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1.  Spinal Subdural Hematoma Following Meningioma Removal Operation 
Korean Journal of Spine  2014;11(1):12-14.
Although blood contamination of cerebrospinal fluid (CSF) after an intracranial operation can occur, the development of a symptomatic spinal hematoma after craniotomy has been anecdotally reported and it is uncommon reported after a supratentorial meningioma removal operation. We report a case of spinal subdural hematoma following a supratentorial meningioma removal operation and discuss the mechanism of spinal subdural hematoma (SSDH) development. A 54-year-old woman presented with lumbago and radicular pain on both legs 4 days after a right parietooccipital craniotomy for meningioma removal. Only the straight leg raising sign was positive on neurologic examination but the magnetic resonance imaging (MRI) demonstrated a lumbosacral spinal subdural hematoma. The patient received serial lumbar tapping, after which her symptoms showed improvement.
doi:10.14245/kjs.2014.11.1.12
PMCID: PMC4040635  PMID: 24891866
Spinal subdural hematoma; Meningioma; Lumbar tapping
2.  Effect of Dialysate Sodium Concentration on Sodium Gradient and Hemodialysis Parameters 
This retrospective study was performed to determine the ranges of the sodium gradient (SG) between the dialysate sodium concentration (DNa) and serum sodium concentration (SNa) in hemodialysis (HD) patients and to examine the relationships between HD parameters over a 1 year period. Fifty-five clinically stable HD patients, who had been on HD >2 years were enrolled. Monthly HD [ultrafiltration (UF) amount, systolic blood pressure (SBP), frequency of intradialytic hypotension (IDH)] and laboratory data were collected and 12-month means were subjected to analysis. The SG was calculated by subtracting SNa from prescribed DNa. Mean SG values were 1.5±3.3 (range -5.6~9.1). SG was positively related to DNa and the frequency of IDH. A higher SG was associated with larger UF amounts and SBP reduction during HD. The percentages of patients with a SG ≥3mEq/L increased as DNa increased. On the other hand, SG was not found to be associated with SNa or pre-HD SBP. DNa appears to cause a significant increase in SG, and this seems to be related to HD parameters, such as, UF amount and IDH.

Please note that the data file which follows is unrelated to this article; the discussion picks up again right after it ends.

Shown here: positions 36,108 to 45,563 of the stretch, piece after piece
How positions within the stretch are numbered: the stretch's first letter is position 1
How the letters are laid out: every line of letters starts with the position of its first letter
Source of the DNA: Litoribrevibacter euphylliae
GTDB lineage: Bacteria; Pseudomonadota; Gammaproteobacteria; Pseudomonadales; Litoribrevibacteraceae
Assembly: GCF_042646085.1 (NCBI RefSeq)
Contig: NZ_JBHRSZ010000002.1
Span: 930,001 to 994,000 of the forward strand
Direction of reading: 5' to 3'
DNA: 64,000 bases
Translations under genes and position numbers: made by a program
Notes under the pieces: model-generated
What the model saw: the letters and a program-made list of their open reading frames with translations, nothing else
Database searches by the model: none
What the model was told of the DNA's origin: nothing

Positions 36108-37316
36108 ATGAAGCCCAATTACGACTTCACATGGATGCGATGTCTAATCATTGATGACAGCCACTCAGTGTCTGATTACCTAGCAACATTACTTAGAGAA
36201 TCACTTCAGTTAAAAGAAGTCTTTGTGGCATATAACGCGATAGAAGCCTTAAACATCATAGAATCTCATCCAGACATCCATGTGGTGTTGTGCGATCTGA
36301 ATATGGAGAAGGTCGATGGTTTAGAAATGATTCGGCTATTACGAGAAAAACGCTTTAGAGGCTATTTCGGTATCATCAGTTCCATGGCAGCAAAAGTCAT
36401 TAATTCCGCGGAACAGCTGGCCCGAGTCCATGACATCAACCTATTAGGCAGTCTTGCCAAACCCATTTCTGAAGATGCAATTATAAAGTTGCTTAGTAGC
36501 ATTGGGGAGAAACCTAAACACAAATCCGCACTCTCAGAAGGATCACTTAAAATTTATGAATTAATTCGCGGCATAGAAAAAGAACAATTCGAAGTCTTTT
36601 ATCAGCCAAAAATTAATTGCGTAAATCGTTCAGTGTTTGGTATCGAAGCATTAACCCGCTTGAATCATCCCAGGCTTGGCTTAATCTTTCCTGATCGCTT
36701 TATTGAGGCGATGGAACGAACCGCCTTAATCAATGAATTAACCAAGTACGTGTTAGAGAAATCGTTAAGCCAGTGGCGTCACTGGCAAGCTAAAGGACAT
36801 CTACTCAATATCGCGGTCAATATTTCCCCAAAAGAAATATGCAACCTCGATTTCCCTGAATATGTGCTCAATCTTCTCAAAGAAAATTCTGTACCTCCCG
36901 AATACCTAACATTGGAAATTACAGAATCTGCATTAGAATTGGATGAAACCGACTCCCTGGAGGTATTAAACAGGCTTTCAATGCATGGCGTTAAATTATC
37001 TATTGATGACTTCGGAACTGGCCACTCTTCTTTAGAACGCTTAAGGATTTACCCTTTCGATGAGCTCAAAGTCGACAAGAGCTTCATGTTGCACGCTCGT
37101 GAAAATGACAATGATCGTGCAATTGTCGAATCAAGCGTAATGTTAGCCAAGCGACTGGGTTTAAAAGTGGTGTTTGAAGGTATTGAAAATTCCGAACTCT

doi:10.5049/EBP.2014.12.2.66
PMCID: PMC4297705  PMID: 25606045
Renal dialysis; Dialysis solutions; Sodium
3.  A Case of Post-radiotherapy Urethral Stricture with Spontaneous Bladder Rupture, Mimicking Obstructive Uropathy due to Cancer Metastasis 
Non-traumatic, spontaneous urinary bladder rupture is a rare complication of urethral stricture. Furthermore, its symptoms are often nonspecific, and misdiagnosis is common. The authors experienced a case of urethral stricture with spontaneous bladder rupture and bilateral hydronephrosis, mimicking obstructive uropathy attributed to cancer metastasis. A 55-year-old woman was admitted with abdominal pain and distension, oliguria, and an elevated serum creatinine level. She had undergone radical hysterectomy for uterine cervical cancer and received post-operative concurrent chemoradiation therapy 13 years previously. Non-contrast enhanced computed tomography showed massive ascites and bilateral hydronephrosis. The initial diagnosis was acute kidney injury due to obstructive uropathy caused by malignant disease. After improvement of her renal function by bilateral percutaneous nephrostomy catheterization, contrast-enhanced computed tomography and a cytologic examination of ascites showed no evidence of malignancy. However, during retrograde pyelography, a severe urethral stricture was found, and subsequent cystography showed leakage of contrast into the peritoneal cavity and cystoscopy revealed a defect of the posterior bladder wall. After urethral dilatation and primary closure of the bladder wall, acute kidney injury and ascites were resolved.
doi:10.5049/EBP.2014.12.1.26